In my day job, I’m a test engineer. Specifically, I create electronics to test other electronics. At work recently, I have had an ongoing… debate. Yes, I think debate is the right word. Because my boss told me to look at a test and think of some ways to improve it. And my initial response was, this is a horrible test, and you need to rethink it entirely.
That was not the answer he wanted, of course, but he’s a good boss, and an engineer, so he asked me to explain. Without getting technical, the short answer is: you are using the system to test the system.
From a test engineering standpoint, this is not only wrong, it invalidates the test. You cannot verify that a component works by saying that it works in the system, because the next question is usually, how do you know the system works? And the answer is, because it works with components we previously tested. With the system.
There are several reasons why this is a dangerous way to approach testing. First, you have no outside verification. There is no external standard that you can point to and say, “When I test it this way, I get the same results as when I test in the system.”
But you also have the issue of verifying something is good because it hasn’t really failed yet. Not enough to notice. Oh, sure, the whole process may have drifted over time, but it still works, right? We just want to verify it works.
Now imagine your customer starts complaining that their system isn’t working correctly. You bring in the defective device, and you test it against your own system, and it works fine. How do you determine where the fault lies? What authority do you appeal to? Your system works. Theirs doesn’t. But you are also saying the systems are the same, because they were tested in the same way.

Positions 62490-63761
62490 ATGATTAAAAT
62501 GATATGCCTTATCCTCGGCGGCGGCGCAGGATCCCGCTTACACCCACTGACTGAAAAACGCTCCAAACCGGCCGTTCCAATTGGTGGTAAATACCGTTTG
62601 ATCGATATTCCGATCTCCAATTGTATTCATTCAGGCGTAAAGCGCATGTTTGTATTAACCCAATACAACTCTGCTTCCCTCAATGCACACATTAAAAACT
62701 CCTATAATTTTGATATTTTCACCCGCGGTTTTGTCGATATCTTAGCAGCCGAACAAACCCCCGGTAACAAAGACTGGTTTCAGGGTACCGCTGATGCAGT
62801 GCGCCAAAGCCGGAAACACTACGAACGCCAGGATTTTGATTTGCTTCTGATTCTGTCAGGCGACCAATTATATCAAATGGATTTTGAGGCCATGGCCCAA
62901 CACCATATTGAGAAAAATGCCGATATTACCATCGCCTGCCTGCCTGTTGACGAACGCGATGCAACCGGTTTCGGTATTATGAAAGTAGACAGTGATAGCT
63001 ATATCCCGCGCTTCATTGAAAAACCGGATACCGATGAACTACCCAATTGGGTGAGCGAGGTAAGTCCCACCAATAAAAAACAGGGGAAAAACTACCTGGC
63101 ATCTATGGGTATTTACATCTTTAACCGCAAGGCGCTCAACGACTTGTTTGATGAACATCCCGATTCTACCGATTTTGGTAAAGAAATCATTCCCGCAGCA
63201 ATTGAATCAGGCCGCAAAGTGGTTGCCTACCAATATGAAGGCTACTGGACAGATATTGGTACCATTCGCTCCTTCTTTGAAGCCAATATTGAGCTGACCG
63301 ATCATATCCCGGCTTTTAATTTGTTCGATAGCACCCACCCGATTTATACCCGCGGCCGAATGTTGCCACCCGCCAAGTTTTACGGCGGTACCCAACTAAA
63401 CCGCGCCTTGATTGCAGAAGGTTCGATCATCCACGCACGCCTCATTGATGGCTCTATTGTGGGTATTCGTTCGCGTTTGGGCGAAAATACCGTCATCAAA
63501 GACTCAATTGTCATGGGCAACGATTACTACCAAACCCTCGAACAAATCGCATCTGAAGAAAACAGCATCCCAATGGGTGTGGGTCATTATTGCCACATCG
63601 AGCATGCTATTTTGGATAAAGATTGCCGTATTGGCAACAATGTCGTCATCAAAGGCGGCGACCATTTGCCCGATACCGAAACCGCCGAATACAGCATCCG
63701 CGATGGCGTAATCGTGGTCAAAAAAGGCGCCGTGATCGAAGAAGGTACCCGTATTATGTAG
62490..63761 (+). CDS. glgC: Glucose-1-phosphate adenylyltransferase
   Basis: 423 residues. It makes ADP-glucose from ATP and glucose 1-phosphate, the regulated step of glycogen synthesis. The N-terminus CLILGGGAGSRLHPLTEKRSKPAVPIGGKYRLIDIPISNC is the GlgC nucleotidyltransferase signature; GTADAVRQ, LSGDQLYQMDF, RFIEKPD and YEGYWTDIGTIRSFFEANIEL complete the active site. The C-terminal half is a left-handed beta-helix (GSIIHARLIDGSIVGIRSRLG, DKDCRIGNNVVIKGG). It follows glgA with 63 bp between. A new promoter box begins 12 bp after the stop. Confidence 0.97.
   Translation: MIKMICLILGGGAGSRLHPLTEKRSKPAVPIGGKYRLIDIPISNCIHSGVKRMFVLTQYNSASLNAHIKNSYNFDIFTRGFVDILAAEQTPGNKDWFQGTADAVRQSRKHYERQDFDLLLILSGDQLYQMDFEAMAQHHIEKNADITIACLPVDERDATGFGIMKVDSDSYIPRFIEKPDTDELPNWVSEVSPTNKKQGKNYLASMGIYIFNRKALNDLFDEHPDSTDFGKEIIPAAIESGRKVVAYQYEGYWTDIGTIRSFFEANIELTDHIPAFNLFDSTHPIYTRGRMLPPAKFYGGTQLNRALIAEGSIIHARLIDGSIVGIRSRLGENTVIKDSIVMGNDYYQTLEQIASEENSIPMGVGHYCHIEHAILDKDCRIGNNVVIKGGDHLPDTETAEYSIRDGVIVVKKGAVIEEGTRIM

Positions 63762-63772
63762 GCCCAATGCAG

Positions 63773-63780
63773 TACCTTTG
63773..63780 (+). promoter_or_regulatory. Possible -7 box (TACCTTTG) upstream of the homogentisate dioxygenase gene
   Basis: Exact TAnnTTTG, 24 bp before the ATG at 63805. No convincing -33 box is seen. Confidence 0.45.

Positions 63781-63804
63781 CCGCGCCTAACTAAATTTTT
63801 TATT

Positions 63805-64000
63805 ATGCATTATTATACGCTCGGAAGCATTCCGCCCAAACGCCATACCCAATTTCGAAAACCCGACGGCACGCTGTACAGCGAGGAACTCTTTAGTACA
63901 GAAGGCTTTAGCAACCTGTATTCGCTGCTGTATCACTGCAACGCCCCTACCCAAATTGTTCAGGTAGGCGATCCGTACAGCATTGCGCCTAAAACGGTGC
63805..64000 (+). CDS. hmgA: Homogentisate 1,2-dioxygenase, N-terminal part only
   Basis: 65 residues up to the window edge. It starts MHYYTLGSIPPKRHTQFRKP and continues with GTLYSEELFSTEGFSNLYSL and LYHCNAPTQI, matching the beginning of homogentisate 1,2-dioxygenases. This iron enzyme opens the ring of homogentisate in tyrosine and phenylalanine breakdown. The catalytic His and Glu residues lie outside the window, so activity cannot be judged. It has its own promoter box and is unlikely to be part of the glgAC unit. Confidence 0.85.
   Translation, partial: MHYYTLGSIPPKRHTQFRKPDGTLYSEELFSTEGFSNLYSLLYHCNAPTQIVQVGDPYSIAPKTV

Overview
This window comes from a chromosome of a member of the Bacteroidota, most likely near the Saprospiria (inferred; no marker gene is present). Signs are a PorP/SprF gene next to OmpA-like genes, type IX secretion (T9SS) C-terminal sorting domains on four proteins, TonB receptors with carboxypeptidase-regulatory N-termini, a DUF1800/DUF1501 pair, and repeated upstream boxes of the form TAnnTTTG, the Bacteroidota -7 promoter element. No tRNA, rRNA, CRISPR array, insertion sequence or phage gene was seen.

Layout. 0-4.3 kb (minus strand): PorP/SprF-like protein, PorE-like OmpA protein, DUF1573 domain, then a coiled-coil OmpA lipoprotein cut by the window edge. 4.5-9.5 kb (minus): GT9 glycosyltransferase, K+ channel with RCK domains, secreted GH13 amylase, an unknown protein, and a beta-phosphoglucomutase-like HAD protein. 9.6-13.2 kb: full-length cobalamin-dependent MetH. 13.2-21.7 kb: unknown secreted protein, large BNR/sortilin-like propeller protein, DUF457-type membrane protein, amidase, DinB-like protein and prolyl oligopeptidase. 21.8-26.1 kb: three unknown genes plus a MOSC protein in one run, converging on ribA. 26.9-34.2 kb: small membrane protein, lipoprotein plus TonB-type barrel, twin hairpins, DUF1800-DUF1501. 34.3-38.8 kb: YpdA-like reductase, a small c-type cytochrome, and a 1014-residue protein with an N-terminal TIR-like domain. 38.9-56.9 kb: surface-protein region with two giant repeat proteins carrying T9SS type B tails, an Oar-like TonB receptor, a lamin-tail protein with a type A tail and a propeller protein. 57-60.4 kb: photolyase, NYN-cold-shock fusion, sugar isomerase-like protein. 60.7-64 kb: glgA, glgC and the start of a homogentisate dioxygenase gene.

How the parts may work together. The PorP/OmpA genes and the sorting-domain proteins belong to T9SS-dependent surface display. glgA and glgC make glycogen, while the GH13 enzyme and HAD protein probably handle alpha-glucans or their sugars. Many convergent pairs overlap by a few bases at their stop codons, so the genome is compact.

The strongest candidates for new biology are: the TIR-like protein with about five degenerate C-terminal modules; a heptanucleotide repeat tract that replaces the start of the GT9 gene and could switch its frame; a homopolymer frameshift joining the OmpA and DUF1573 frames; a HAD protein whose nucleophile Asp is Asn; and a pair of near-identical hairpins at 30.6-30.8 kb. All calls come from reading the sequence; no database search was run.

If you want to know how well something works, you have to tell me how you measure success. Larry Correia is famous for saying that the only measurement of a book’s success if how many dollars people give you or it. But we have the whole Hugo debacle claiming that books are measured by the gender/race/sexuality of the authors and the characters. Who is correct? They both are, because they’ve set up different standards, and then they test against those standards.
An SJW does not care how well a book does in the market, because that’s not how they determine value. Likewise, Larry doesn’t care about what the authors or characters look like, he just wants to know how many people are buying it. And it’s not like those are the only ways of looking at it.